News: US Forces conduct JFEX in The Last Frontier
Story by Sgt. Eric-James Estrada
JOINT BASE ELMENDORF-RICHARDSON, Alaska- More than 400 paratroopers and Airmen participated in a large scale exercise at Fort Greely, Alaska, June 7-10, 2014. The Joint Forcible Entry Exercise (JFEX) included an airborne jump and trained paratroopers to get on the ground quickly and efficiently.
Spartan paratroopers with the 25th Infantry Division’s 4th Infantry Brigade Combat Team (Airborne), from JBER, Alaska, hosted the three-day JFEX on the Donnelly Training Area which started on June 7 and ended in the early morning hours of June 10.
The JFEX included interoperability training to jointly seize an airfield, establish and expand a lodgment to include follow-on missions. Airmen of the U.S. Air Force’s 176th Wing from JBER, provided airlift support, the Oregon National Guard’s 125th Special Tactics Squadron, controlled the aircraft, and the 36th Contingency Response Group, 736th Security Forces Squadron based out of Andersen Air Force Base, Guam, provided security and running the airfield in terms of marshaling the aircraft and unloading and offloading all vehicles, pallets and equipment.
U.S. Army Lt. Col. Tobin Magsig, a native of Nashville, Tenn. and commander of the 1st Battalion, 501st Infantry Regiment, 4th Infantry Brigade Combat Team (Airborne), 25th Infantry Division, said, “Today demonstrates one, the capability of the joint force, but two, the flexibility.
The JFEX started off with a heavy-equipment drop of howitzers and military vehicles parachuting to the ground at the Donnelly Drop Zone at DTA for the 2nd Battalion, 377th Parachute Field Artillery Regiment. The Spartan Steel Battalion provided counter fires capability in the event of indirect fire on the airfield. During the drop, three of the 11 loads received some damage as heavy winds pushed them before they landed on the drop zone. The heavy winds, which were within the limits for a heavy drop, were not within safety measures for personnel. A nearby forest fire that began to escalate within the area of the planned airfield seizer forced the Spartan paratroopers and Air Force jumpers to come up with a new plan, and quickly.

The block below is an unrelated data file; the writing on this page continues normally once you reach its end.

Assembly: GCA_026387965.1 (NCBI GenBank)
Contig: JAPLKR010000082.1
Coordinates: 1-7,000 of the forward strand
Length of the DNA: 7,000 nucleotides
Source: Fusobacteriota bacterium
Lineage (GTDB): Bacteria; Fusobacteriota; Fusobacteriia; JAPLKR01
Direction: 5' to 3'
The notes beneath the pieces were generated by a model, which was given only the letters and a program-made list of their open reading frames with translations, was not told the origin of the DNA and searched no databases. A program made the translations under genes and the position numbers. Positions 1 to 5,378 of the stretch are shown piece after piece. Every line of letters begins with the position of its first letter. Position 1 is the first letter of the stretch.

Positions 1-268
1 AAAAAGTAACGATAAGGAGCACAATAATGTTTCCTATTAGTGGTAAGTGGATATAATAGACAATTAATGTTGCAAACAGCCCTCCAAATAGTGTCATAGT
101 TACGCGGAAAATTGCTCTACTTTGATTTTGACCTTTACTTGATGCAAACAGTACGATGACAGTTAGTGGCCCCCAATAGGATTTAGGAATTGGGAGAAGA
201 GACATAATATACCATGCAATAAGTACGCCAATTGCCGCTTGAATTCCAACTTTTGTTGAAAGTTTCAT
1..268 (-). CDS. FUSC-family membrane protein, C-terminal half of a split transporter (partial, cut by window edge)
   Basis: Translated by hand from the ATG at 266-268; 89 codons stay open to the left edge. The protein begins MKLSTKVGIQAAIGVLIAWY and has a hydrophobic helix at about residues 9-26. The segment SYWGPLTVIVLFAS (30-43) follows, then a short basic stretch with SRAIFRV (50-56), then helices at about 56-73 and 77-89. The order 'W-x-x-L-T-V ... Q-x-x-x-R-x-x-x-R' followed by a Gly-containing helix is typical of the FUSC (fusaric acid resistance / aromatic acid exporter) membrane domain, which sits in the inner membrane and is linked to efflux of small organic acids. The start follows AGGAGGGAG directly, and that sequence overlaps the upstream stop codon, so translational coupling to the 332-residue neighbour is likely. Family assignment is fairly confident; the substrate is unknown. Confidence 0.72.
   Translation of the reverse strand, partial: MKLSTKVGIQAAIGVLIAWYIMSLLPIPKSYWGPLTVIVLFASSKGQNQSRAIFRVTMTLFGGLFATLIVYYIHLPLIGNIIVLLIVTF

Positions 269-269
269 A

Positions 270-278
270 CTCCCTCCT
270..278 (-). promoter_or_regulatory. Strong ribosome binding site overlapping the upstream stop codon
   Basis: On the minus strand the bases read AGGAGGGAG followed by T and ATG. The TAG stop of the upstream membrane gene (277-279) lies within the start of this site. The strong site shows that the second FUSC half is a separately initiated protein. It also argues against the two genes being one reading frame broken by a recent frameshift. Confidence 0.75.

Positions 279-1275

“We changed the location of the drop zone over 200 miles away in less than three hours based on hearing word on the severity of the fires,” said the 501st commander. “After the force conducted its airborne operation, we reconvened a team and conducted an air land here at Allen Army Airfield. Although we’re getting here a little later then we planned, we’re still going to be able to conduct our training and achieve our training objectives.”
Since coming back from their recent training rotation at the Joint Readiness Training Center at Fort Polk, La., the brigade has found some areas they can improve on.
“Last month the battalion went to the [JRTC] and that was fantastic training, but like all our training events there were some things that we could have done better,” said Magsig. “There are several … training objectives that each company has that we’re going to work and weave into this exercise from a groundside. The air component brings their own set of training objectives. What’s important is that we work together and maximize our interoperability to achieve each other’s training objectives.”
For the 36th CRG stationed at Guam, this is their first time working with the Spartan Brigade and training up here in The Last Frontier.
Air Force Master Sgt. Somchai Rollins, a member of the 36th CRG said, “This is a new partnership that we have been building, but we do have other airborne units that are security forces that have jumped in through [JFEX] at Fort Bragg and with the 75th Ranger Regiment out of Fort Benning. So for this theatre, this is the first time we’ve done this, but throughout the Air Force, we have done it before.”
The 36th CRG is a rapid-deployment unit designed to aid airborne units in securing an airfield and establishing and maintaining airfield operations. Coming from tropical weather, Rollins and the rest of the 36th CRG met with some interesting challenges.
“Coming from a tropical island, Guam, and coming here and [54-degree temperature] is a little cold for us, but apparently people are around here having fun. And the sunlight, that’s another thing too. As you can tell, right behind me(sunset) it’s about [1:30 a.m.]. For us in Guam we’re used to it being dark at [6:30 p.m.] So that’s another challenge, we’re trying to sleep and get acclimated. It’s a little tough.”
Air Force Master Sgt. Scott Geisser, an Air Force Combat Controller, and native of Townsend, Mont., with the 125th Special Tactics Squadron out of Portland, Oreg., provides the link between Army, Navy Special Forces and the Air Force.
“We’re the link. Everything from calling in airdrops of personnel, and/or equipment, to providing air-traffic control services to bring that equipment into austere landing zones, … and close air support to bring air power to the ground forces.” said the Townsend native. “This is not new to me. It’s different because it’s a much larger scale then we’re used to, but it’s been a good experience overall.”
When it comes to airfield seizers, according to Magsig, it can’t be done without them.
“The special tactics squadron provides air traffic control and controls the aircraft as it comes in and clears the runways and taxiways, and the contingency response groups helps us set up and run the airfield in terms of marshaling the aircraft and unloading and offloading all of our vehicles, pallets and equipment. They run the aerial port of embarkation and debarkation, marshal aircraft as they arrive, park them, and receive the equipment, and they help us in the security of the airfield as well,” said Magsig.
As the Spartan Brigade continues to train, this exercise served as a certification as the Army’s Contingency Response Force for the Pacific Theater.